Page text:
Case Report

Conjunctival Necrosis Due to Subconjunctival Depot Corticosteroid Injection - Case Report

10.4274/tod.40.248

  • Helin Yaldız

Received Date: 06.04.2010 Accepted Date: 26.05.2010 Turk J Ophthalmol 2010;40(4):248-249

This report describes an uncommon complication of subconjunctival corticosteroid injection. A 34-year-old male had undergone primary corneal suturing and crystalline lens aspiration due to trauma in his right eye. At the end of the surgery, subconjunctival methylprednisolone acetate was injected. At a follow-up visit five days later, biomicroscopic examination revealed conjunctival necrosis at the site of corticosteroid injection. Topical antibiotherapy resulted in complete healing. Ophthalmologists should always keep in mind that subconjunctival corticosteroid injection may lead to conjunctival necrosis.

Keywords: Complication, corticosteroid, necrosis, subconjunctival injection

Introduction

Periocular corticosteroid injections are widely used after intraocular surgery and in the treatment of resistant inflammatory ocular diseases. The most frequently faced complications of corticosteroid injections are increased intraocular pressure and cataract formation. There are only few reported cases of conjunctival necrosis due to subconjunctival injection of corticosteroids (1-4).

We describe a case of conjunctival necrosis at the site of depot corticosteroid injection after surgery for penetrating trauma and lens capsule rupture.


Case Report

A 34 year-old otherwise healthy male underwent corneal primary suturing and crystalline lens aspiration combined with anterior vitrectomy for penetrating corneal injury in his right eye. As the posterior lens capsule was not intact and there was intraocular hemorrhage, intraocular lens implantation was postponed. At the end of the operation, subconjunctival methylprednisolone acetate suspension (Depo-Medrol, Pharmacia & Upjohn, Kalamazoo, MI) 20 mg in 0.5 ml was injected under the inferior bulbar conjunctiva. The patient was discharged with dexamethasone and tobramycin 0.3% eye drops six times daily. Five days later, the conjunctiva overlying the subconjunctival depot corticosteroid injection appeared white, with cheesy material, and showed positive staining with fluorescein. Conjunctiva seemed to be inflamed and necrotic. The surrounding vessels were markedly congested (Figure 1A). A swab of the area was sent for culture and the result revealed growth of neither bacteria nor fungi. We did not debride the lesion, but prescribed tobramycin 0.3% ointment three times and artificial tear drops four times daily. After a follow-up of 4 weeks, the involved area healed completely with a small fibrotic scar formation (Figure 1B,C,D).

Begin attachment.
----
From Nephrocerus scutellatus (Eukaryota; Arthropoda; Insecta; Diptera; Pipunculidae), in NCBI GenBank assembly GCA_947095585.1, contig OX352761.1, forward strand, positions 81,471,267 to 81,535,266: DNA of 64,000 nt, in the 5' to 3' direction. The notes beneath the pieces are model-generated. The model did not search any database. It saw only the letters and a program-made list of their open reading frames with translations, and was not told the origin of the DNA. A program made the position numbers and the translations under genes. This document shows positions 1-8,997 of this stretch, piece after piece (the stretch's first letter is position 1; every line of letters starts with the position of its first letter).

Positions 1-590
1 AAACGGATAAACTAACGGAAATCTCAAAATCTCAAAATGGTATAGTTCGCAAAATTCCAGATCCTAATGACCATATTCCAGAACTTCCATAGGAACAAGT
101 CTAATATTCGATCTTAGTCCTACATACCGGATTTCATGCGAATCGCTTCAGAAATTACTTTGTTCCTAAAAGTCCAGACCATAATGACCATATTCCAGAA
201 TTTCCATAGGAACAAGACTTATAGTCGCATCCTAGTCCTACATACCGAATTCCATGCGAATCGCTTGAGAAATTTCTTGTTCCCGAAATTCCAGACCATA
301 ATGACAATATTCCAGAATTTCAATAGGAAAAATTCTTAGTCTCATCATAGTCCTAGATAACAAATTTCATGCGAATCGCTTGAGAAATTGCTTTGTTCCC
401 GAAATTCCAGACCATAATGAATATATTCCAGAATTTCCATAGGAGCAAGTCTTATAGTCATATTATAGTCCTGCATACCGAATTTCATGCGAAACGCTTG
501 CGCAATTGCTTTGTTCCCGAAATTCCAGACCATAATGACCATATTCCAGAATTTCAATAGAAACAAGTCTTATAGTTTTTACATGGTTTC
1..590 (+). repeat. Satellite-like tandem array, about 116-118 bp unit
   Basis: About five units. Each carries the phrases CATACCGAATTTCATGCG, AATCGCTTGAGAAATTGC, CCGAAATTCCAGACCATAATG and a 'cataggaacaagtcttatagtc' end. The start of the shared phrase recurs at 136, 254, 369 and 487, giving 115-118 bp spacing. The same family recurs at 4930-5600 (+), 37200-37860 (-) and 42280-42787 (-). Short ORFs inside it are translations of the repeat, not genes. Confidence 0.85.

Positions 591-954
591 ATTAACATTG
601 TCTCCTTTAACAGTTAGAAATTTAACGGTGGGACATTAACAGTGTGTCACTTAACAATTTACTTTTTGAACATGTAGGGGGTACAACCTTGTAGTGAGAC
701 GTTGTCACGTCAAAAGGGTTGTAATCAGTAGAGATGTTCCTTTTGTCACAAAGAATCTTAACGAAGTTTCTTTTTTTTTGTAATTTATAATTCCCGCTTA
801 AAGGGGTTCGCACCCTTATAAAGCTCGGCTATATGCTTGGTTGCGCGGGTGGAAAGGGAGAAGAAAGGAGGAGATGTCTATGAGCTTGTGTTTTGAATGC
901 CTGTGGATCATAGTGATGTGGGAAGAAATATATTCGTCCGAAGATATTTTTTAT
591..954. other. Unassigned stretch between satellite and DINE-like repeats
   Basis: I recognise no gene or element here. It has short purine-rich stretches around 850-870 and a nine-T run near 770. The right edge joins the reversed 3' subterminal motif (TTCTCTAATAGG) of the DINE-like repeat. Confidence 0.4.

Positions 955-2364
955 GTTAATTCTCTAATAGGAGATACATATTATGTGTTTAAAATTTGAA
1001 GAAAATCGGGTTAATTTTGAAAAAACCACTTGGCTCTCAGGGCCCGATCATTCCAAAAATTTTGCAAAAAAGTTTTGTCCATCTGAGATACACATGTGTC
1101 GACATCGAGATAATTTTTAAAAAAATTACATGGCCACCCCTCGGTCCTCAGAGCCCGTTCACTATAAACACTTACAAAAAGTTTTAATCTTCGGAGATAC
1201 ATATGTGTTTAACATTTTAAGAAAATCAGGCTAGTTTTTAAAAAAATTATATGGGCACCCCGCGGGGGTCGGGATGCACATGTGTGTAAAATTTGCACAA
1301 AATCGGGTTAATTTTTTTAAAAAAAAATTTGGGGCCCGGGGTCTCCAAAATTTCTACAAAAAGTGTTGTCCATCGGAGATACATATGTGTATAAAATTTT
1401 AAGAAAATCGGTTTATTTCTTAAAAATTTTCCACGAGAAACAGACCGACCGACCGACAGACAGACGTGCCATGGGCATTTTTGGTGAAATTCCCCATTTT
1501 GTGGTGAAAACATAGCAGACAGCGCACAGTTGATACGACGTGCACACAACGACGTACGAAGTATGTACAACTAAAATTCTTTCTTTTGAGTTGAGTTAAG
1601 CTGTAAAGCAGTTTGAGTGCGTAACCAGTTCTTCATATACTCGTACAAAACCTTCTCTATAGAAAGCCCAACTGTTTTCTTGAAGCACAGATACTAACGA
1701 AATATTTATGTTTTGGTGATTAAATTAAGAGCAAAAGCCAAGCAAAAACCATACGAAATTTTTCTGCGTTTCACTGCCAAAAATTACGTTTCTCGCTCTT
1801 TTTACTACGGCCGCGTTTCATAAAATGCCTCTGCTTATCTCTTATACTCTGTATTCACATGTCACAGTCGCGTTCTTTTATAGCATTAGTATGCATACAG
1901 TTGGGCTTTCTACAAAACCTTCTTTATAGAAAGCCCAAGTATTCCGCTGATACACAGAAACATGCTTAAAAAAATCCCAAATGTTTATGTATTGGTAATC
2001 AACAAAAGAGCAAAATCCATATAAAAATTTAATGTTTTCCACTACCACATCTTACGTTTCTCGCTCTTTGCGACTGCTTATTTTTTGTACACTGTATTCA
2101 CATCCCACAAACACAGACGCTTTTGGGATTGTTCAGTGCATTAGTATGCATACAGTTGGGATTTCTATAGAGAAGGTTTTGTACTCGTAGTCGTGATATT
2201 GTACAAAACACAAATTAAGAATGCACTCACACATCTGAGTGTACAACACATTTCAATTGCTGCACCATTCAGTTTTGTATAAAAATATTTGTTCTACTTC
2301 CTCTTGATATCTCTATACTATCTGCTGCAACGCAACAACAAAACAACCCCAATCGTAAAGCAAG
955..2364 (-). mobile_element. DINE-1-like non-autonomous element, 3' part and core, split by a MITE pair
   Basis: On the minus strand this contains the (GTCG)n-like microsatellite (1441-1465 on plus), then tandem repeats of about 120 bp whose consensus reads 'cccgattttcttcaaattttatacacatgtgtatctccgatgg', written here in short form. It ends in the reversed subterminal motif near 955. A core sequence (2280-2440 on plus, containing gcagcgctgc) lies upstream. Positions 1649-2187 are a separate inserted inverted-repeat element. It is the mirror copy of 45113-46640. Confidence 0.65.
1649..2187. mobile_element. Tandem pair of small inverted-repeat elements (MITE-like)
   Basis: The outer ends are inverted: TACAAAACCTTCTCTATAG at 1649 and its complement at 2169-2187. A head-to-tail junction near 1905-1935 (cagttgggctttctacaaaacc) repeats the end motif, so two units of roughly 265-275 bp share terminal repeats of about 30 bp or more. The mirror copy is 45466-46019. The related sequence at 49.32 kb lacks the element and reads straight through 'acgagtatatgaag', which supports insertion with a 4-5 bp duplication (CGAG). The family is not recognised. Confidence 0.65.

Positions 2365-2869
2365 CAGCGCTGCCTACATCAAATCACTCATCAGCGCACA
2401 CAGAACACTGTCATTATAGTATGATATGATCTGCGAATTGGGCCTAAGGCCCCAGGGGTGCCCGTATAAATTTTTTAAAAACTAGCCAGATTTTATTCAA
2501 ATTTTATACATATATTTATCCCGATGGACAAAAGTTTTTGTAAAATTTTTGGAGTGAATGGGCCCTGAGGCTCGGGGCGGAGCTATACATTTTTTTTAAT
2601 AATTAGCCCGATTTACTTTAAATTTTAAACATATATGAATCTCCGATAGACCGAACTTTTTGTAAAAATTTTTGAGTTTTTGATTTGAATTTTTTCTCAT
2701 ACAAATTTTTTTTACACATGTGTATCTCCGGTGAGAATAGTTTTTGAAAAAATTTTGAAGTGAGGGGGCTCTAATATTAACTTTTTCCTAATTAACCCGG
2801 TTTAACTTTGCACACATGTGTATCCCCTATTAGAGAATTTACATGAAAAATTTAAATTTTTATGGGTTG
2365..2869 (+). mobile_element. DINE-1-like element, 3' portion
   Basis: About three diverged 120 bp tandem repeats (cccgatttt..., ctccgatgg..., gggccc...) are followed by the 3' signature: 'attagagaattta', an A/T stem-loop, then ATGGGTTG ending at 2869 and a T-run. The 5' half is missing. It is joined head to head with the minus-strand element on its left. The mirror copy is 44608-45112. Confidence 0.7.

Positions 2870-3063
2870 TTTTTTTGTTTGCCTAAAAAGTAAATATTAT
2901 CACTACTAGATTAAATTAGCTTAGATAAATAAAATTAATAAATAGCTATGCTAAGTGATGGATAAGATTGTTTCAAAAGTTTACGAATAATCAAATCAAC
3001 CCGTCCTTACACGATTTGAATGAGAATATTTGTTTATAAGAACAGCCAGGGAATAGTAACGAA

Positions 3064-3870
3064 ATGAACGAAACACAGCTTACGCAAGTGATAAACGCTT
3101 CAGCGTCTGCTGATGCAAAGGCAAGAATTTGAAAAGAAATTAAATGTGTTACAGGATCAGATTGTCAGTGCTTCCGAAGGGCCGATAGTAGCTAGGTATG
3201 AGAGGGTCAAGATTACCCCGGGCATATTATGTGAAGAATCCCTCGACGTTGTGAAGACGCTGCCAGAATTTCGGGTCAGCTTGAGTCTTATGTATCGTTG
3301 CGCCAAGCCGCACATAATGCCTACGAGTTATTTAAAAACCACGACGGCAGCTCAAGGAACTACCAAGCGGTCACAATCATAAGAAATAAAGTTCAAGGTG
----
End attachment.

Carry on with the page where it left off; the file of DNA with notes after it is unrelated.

Discussion

Periocular corticosteroid injections are often used after intraocular surgery and various inflammatory ocular diseases. The main potential side effects are ocular hypertension and cataract formation. However, conjunctival necrosis after corticosteroid injection has been reported in 5 patients with methylprednisolone (1-3), 2 patients with triamcinolone acetonide (3,4), and in 1 patient with betamethasone (5). Our patient is the next case of conjunctival necrosis due to subconjunctival methylprednisolone acetate injection.

In a recent study, [3H]-thymidine uptake in keratocytes was performed to estimate the effects of corticosteroid eye drops on cellular proliferation and thymidine uptake was found to be inhibited when treating the cells with corticosteroid eye drops (6). Although the mechanism of conjunctival necrosis following corticosteroid injection is not known, it might be related to the inhibition of thymidine uptake. Besides the delay of the healing due to corticosteroid therapy, a direct toxic effect of the corticosteroid is also proposed (2). Although we did not excise the necrotic tissue, the lesion healed without any problem. Therefore, an invasive approach is not always necessary in cases of conjunctival toxic necrosis due to corticosteroid injection. Follow-up with topical antibiotherapy is usually enough for the treatment. Although no growth in culture was detected, we still cannot exclude the possibility of infection in our case. However, it is not possible for us to know the exact mechanism of the necrosis. Unfortunately, we cannot predict in whom conjunctival necrosis will develop.

Subconjunctival injections of corticosteroids, particularly methylprednisolone, may lead to conjunctival necrosis, and ophthalmologists should be aware of this potential complication when injecting corticosteroids under the bulbar conjunctiva.


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